Since 1900, the UK has lost 20 species of bee, and a further 35 are considered under threat of extinction. Buglife’s Wales Threatened Bee Report, published in 2018, reports that seven bee species have been lost from Wales, five species are currently at risk of extinction and the range of many others has significantly decreased. Butterflies, hoverflies and many species of moth are also declining across Wales.
Monitoring can help us to measure changes and give us greater confidence in establishing trends in pollinator populations. Carrying out ongoing monitoring of pollinators gives us a better understanding of their status, the causes of any declines and where our actions are having an effect.
PoMS aims to combine improved analyses of long-term records with new systematic surveys. They need your help to establish how pollinator populations are changing.
Visit their web page to find out how to carry out a simple systematic survey called a Flower-Insect Timed Count (FIT Count).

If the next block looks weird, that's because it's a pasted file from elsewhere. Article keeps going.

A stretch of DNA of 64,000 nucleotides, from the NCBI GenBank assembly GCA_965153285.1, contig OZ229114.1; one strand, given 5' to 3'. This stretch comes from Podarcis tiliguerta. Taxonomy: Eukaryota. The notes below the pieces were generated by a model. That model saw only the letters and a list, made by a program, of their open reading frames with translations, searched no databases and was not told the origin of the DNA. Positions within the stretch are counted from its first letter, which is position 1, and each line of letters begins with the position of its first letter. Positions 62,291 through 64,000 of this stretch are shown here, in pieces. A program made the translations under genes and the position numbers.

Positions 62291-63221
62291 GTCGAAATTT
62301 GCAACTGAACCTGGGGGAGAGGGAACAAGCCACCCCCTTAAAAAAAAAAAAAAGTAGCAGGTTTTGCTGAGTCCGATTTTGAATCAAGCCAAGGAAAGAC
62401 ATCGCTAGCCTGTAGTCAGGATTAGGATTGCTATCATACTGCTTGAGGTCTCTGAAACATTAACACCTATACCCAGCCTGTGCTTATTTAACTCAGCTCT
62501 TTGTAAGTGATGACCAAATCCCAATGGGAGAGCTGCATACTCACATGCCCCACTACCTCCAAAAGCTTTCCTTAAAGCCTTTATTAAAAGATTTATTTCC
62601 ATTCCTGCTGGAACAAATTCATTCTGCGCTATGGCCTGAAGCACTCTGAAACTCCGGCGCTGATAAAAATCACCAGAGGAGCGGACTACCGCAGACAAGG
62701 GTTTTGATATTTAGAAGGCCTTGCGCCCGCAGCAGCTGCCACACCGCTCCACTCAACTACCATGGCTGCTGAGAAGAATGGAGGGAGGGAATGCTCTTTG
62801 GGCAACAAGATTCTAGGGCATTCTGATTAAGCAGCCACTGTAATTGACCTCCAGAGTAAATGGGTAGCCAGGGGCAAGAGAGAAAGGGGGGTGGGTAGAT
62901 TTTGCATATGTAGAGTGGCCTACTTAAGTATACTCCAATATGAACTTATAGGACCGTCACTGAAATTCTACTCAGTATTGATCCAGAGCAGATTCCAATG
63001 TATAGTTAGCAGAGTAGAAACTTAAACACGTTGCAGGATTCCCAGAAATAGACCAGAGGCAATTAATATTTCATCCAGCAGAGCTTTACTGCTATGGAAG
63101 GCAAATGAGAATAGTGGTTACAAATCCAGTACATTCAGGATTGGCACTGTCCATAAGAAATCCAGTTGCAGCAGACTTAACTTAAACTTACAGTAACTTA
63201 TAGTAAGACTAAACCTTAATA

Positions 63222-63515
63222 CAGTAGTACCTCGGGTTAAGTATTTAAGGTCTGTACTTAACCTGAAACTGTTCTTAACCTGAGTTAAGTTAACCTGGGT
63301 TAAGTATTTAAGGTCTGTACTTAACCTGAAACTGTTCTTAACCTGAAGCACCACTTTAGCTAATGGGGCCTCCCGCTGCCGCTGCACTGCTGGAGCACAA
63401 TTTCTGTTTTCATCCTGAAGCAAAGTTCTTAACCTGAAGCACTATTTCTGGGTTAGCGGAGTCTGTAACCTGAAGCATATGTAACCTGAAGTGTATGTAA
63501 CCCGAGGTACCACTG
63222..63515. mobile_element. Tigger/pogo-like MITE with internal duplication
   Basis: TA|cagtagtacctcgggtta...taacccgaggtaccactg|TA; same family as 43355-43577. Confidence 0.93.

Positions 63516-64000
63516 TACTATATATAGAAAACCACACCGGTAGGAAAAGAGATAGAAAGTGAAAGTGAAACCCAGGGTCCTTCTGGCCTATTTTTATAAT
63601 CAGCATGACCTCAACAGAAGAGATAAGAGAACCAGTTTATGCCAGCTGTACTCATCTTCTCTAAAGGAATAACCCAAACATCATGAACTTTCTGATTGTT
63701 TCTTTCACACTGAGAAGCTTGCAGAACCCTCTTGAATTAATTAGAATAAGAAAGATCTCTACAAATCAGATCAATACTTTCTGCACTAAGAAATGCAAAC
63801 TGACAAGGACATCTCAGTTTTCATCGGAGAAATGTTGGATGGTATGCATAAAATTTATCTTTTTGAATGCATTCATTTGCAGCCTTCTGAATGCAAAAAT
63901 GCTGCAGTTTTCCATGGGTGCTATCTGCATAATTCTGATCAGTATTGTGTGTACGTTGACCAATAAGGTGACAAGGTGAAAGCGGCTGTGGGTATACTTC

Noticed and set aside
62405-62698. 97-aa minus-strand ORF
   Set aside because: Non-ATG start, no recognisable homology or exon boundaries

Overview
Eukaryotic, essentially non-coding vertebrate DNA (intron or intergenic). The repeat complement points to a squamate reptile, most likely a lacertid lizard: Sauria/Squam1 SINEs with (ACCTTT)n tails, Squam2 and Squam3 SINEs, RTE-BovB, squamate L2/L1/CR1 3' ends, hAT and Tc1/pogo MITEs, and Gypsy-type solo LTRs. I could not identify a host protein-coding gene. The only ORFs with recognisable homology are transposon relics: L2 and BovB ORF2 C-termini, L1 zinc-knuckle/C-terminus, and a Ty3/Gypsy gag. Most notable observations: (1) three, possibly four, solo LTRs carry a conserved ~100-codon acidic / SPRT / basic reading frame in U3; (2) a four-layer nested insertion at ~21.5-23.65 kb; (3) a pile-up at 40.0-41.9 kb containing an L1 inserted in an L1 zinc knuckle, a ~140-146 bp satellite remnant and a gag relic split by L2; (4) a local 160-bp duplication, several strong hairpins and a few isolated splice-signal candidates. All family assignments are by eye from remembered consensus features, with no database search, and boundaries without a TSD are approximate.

Use Polli:Nation resource materials to help your school carry out a survey. Don’t forget to upload your records onto the OPAL website.
In summer, hunt for the Wool Carder Bee. It’s great fun to watch as it patrols territories around flowers and chases other insects. It’s very easy to find as it always visits the garden flower called Lamb's Ear. This bee species is under-recorded in Wales, so submitting records contributes to our scientific knowledge.
In autumn, hunt for the Ivy Mining bee. It’s very easy to identify as it only visits flowering ivy, at a time when other solitary bees are not around. It’s very interesting because it is slowly colonising Wales via the Severn Valley so its progress across Wales can be monitored by looking at the online distribution map on the BWARS site. Again, this contributes to our scientific knowledge of the bee.
There are lots of other events where you can join in to help count and record pollinators.